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Texas lawmakers consider statewide homeless camping ban that mirrors local proposition to be voted on

A homeless camp has formed on Cesar Chavez Street along the Ann and Roy Butler Hike-and-Bike Trail in downtown Austin. (Emma Freer)

Texas lawmakers will consider a bill that would establish a statewide ban on public camping on Monday.


State Sen. Dawn Buckingham, R-Lakeway, filed the partisan bill last month. In her statement of intent, she claimed that homeless camps have led to a rise in property crimes and drug use, present a health hazard, are detrimental to economic development and business activities, strain law enforcement and incentivize homeless people to remain homeless. The Texas Senate Committee on Local Control will conduct a public hearing on State Bill 987 as the issue has reached a fever pitch in Austin.

Meanwhile, Austin leaders recently kicked off a summit to address unsheltered homelessness. A recent spate of fires at local homeless camps has intensified the debate between homeless advocates and those in support of such a ban. Starting next week, Austin voters will be able to vote on Proposition B, which proposes to reinstate a ban on public camping in certain areas of the city.

Austin Mayor Steve Adler issued a statement on Monday in opposition to the bill, comparing it to the local proposition. "This bill, like Proposition B, offers no help and no solution," he said, in part. "We can and must do better to get people out of tents, not merely to move their tents out of sight."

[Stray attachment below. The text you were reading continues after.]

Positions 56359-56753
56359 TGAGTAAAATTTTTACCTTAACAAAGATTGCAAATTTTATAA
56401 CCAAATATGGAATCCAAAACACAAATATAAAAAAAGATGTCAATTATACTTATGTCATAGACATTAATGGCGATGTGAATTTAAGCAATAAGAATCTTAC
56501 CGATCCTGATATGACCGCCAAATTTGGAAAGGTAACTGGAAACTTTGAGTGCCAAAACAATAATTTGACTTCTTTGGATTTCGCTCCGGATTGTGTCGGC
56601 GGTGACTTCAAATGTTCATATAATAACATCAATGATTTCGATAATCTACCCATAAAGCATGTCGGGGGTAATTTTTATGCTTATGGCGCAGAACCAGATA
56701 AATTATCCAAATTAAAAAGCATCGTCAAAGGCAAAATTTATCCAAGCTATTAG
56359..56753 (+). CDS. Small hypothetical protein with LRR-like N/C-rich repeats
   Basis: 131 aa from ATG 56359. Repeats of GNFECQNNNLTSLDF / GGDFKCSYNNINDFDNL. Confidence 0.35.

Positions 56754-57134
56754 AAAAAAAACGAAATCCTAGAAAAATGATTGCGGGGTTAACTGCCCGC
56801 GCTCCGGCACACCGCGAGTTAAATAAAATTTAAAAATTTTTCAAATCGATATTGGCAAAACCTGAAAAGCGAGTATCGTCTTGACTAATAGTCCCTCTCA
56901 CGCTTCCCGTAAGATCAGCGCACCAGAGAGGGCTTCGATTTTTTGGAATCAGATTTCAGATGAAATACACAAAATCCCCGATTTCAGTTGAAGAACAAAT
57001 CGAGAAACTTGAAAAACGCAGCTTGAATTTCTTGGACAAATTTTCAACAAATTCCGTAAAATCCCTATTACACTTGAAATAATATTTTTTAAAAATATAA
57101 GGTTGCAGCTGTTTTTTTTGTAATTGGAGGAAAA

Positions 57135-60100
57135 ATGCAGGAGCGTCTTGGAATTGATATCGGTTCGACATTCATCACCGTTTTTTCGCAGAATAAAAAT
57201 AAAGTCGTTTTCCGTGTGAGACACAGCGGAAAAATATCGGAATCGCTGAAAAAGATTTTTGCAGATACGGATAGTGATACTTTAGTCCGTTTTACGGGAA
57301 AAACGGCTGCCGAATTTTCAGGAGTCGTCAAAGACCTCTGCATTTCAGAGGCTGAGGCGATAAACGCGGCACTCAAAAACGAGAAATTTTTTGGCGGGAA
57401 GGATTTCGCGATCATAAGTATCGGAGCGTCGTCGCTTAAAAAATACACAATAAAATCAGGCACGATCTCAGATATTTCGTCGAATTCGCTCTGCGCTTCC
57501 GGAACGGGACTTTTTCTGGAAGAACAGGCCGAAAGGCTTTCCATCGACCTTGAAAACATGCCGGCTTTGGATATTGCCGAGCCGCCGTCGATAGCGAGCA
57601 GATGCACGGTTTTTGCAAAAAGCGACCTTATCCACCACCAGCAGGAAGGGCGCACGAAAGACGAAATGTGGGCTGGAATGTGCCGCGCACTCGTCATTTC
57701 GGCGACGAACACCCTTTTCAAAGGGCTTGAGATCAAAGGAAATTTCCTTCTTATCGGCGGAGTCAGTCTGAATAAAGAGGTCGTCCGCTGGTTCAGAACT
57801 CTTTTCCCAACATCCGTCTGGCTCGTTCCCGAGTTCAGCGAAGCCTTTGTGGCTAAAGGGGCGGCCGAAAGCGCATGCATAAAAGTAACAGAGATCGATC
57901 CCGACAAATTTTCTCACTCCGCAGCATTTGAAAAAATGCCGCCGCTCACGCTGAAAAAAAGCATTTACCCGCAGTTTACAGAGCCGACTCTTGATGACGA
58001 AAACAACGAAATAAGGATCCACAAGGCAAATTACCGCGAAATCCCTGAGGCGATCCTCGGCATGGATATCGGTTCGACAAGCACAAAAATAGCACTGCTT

In a statement shared with KVUE, Gov. Greg Abbott responded to SB 987 and another similar legislative proposal, House Bill 1925, directly: "These pieces of legislation provide a uniform policy for the entire state that will hold cities accountable to develop meaningful and compassionate long-term solutions to support those experiencing homelessness."

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1923 Lake Austin mansion demolition request pitting preservationists and some neighbors against owner and city preservation office
Austin Monitor

By Jonathan Lee

The Planning Commission was split Tuesday on whether to help save an eclectic lakefront estate from demolition by zoning it historic amid concerns over tax breaks and the likelihood that a previous owner participated in segregation as a business owner.

The property in question, known as the Delisle House, is located at 2002 Scenic Drive in Tarrytown. The main house, with Spanish and Modern influences, was built in 1923 by Raymond Delisle, an optician. A Gothic Revival accessory apartment was built in 1946. The current owner applied to demolish the structures in order to build a new home.'

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Freaky Floats and other Austin food & drink news
Austin Motel

What's new in Austin food & drink this week:

  • Nau's Enfield Drug closing after losing their lease. Did McGuire Moorman Lambert buy the building, with its vintage soda fountain?
  • Nixta Taqueria Chef Edgar Rico named to Time Magazine's Time 100 Next influencer list, after winning a James Beard Award earlier this year.
  • Question: From what BBQ joint did pescatarian Harry Styles order food this week?
  • Austin Motel is opening the pool and pool bar Wednesday nights in October for Freaky Floats.
  • Vincent's on the Lake closing due to "economic conditions and low water levels [at Lake Travis]."
  • Cenote has closed its Windsor Park location. The East Cesar Chavez location remains open.
  • The Steeping Room on N. Lamar has closed.
  • Local startup It's Skinnyscored new financing for its gluten-free pasta business.
  • P. Terry's opened a new location in Kyle, at 18940 IH-35.